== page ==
AHAA’s Position on…
Spanish Language and Hispanic Consumers
Yo soy un güiguaqueador
The Latino Identity Project and the Question of Languages.
by Gary Bonilla, VP Planning, Winglatino New York
Chair AHAA Planning Committee (2006)
My job as a planner is not to defend Spanish. Instead I seek to understand intimately the Latino consumer’s psyche and build strategies to connect them with my clients. A recent event in a New York court of law typified this line of thinking. A translator of the court system told one of my planners at Winglatino that during a recent trial he realized that language is but one of many components of equal importance for connecting with Latinos living in U.S. We were all ears. After all, this is one of the premises for the Latino Identity Project recently presented by the Association of Hispanic Advertising Agencies (AHAA), a project I have been a part of for the past year.
The story, as the court translator told us, had to do with a Latino witness who only "spoke Spanish". "Kindly tell us what you do for a living." The lawyer asked. "Por favor díganos a que se dedica." The translator continued. "Yo soy un güiguaqueador," said the witness. The translator thought hard but could not come up with anything. He explained to the court that he did not know the translation to this last word. The judge asked if anyone in the room had an idea, while the translator looked through dictionaries. Then he asked in Spanish "how do you do this?" "Yo güiguaqueo en la casas.” The witness replied. The translator continued. "What do you use to 'güiguaquear' at people's houses?" "El güiguaquer." As it turns out "güiguaqueador " is the job description for people who use a weed whacker to cut grass and trim bushes. But this was not an incident about learning new vocabulary or making up new words in Spanish, English, Calo or in this instance Northeast Spanglish. This was about the need to understand the context of the witness' life in order to communicate clearly with him in his language of choice.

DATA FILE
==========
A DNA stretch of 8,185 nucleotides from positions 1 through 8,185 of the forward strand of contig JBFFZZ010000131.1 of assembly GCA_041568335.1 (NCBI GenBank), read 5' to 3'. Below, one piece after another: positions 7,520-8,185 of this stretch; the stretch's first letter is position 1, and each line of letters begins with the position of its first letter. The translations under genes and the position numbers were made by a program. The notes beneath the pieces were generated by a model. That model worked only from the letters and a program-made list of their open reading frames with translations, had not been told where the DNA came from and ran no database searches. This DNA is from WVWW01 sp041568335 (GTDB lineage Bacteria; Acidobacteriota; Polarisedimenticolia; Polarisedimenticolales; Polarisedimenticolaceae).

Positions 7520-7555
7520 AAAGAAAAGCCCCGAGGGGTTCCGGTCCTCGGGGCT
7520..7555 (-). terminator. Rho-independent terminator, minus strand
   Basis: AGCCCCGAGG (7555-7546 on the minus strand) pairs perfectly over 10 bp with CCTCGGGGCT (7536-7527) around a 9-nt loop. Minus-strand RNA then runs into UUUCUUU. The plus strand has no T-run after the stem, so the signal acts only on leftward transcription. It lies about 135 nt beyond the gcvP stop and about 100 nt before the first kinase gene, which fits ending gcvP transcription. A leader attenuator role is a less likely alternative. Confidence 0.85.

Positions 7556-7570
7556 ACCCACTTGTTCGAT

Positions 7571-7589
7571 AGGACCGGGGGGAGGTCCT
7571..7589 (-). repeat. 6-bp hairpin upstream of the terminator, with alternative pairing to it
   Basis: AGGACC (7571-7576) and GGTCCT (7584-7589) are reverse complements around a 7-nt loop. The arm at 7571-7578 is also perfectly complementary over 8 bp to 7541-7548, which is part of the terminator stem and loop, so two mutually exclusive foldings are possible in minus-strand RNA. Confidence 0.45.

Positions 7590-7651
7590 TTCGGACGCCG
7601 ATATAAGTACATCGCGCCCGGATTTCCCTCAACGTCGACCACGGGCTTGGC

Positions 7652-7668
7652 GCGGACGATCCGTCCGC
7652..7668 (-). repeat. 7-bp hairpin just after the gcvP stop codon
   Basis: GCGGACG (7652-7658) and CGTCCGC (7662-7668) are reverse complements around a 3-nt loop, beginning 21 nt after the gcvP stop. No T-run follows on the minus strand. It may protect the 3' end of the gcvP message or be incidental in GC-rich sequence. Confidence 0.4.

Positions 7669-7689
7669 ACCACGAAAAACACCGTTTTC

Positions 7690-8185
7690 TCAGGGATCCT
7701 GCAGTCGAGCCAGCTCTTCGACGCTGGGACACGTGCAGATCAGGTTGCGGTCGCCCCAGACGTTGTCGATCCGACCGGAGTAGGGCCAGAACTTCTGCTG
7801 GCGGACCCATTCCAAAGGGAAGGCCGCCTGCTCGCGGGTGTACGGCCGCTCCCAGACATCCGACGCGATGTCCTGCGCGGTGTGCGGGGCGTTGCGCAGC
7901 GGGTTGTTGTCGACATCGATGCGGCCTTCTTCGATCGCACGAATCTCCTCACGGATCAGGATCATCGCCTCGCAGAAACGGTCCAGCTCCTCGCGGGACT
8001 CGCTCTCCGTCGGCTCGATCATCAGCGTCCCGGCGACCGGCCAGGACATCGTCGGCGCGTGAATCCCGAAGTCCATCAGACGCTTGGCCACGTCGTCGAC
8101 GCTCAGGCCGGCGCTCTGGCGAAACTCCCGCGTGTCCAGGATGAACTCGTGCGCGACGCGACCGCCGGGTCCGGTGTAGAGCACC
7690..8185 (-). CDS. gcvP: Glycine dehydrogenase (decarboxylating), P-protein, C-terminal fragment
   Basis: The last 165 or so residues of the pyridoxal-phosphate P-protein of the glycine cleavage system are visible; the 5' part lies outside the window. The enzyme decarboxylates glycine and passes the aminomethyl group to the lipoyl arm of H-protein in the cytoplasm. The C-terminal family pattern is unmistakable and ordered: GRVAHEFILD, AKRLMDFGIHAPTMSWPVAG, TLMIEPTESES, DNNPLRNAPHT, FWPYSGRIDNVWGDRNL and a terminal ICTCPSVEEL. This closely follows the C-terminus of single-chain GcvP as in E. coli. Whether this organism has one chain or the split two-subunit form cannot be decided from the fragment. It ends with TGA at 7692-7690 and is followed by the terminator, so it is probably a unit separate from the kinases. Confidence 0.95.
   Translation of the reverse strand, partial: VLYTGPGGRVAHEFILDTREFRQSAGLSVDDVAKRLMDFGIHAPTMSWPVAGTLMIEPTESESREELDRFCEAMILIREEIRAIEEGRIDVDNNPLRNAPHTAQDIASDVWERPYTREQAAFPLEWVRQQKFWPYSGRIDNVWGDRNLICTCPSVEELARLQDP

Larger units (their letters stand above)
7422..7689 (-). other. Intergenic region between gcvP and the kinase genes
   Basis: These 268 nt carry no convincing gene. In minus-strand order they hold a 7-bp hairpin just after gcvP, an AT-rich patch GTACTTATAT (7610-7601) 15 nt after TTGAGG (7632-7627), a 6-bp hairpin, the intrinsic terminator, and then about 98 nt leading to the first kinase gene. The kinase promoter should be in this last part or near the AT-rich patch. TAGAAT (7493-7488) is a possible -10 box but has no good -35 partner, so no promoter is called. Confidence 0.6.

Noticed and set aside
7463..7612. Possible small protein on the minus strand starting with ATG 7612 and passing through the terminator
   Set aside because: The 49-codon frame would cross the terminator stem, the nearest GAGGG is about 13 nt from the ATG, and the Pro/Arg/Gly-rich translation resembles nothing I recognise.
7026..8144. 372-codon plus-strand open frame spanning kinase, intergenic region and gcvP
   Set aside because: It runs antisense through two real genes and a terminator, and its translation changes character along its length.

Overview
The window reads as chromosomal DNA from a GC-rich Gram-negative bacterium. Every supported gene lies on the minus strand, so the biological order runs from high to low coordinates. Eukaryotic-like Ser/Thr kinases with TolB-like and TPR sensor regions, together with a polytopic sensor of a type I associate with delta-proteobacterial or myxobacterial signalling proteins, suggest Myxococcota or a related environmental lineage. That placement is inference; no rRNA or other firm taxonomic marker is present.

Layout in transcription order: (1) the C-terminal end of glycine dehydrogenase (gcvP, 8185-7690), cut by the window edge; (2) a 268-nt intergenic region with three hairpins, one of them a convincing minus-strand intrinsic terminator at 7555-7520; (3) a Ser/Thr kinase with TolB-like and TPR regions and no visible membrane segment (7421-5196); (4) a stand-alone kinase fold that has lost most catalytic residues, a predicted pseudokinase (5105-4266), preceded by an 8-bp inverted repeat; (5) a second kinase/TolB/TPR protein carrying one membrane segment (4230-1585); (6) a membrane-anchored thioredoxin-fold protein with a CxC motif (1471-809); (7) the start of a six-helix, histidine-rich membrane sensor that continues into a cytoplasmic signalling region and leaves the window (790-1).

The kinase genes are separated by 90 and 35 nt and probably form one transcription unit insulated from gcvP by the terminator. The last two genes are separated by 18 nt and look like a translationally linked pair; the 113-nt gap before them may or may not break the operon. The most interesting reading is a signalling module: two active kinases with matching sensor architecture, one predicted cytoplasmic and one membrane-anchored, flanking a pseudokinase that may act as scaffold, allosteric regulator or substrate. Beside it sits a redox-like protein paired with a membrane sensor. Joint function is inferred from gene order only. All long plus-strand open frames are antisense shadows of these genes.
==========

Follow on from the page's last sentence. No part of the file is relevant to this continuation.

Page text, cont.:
The context of Latino life in the U.S. is unique and distinct. It is a melding together of three main elements: (1) the culture from our countries of origin or families, (2) our needs and motivations in this country and (3) the cultural and societal rules we have to play by here. Somewhere inside that mélange languages play a role. So do many other components like time, space, spirituality and gender perception to mention a few. This is what the Latino Identity Project is attempting to study: What are the dimensions and the interconnectedness between them that can help us understand the lives of Latino consumers in U.S?
As we move forward with the Latino Identity Project, the story from the translator launched me in search to answer a question that has been lingering since AHAA's Chairman Carl Kravetz presented the project in Miami. So let me start with a simple statement: The Latino Identity Project is not about languages. Please note that I wrote “languages”. Nor is it about the death of the Spanish-language or the desire to assimilate. Instead it is about understanding the elements that give context to the fast evolving Latino life in the U.S. If we understand this, we can connect better with our consumers and double the size of the market Hispanic agencies are hired to reach. If our clients understand this, they can seize a greater opportunity. It is very simple. Understanding calls for a common language. I don’t mean a tongue, but a way of expressing our understanding of consumers. And that is what the project will try to achieve. You probably have heard this already. But it seems to be worth repeating, given that I continue to read stories about how the project can be a threat to Spanish-language advertising.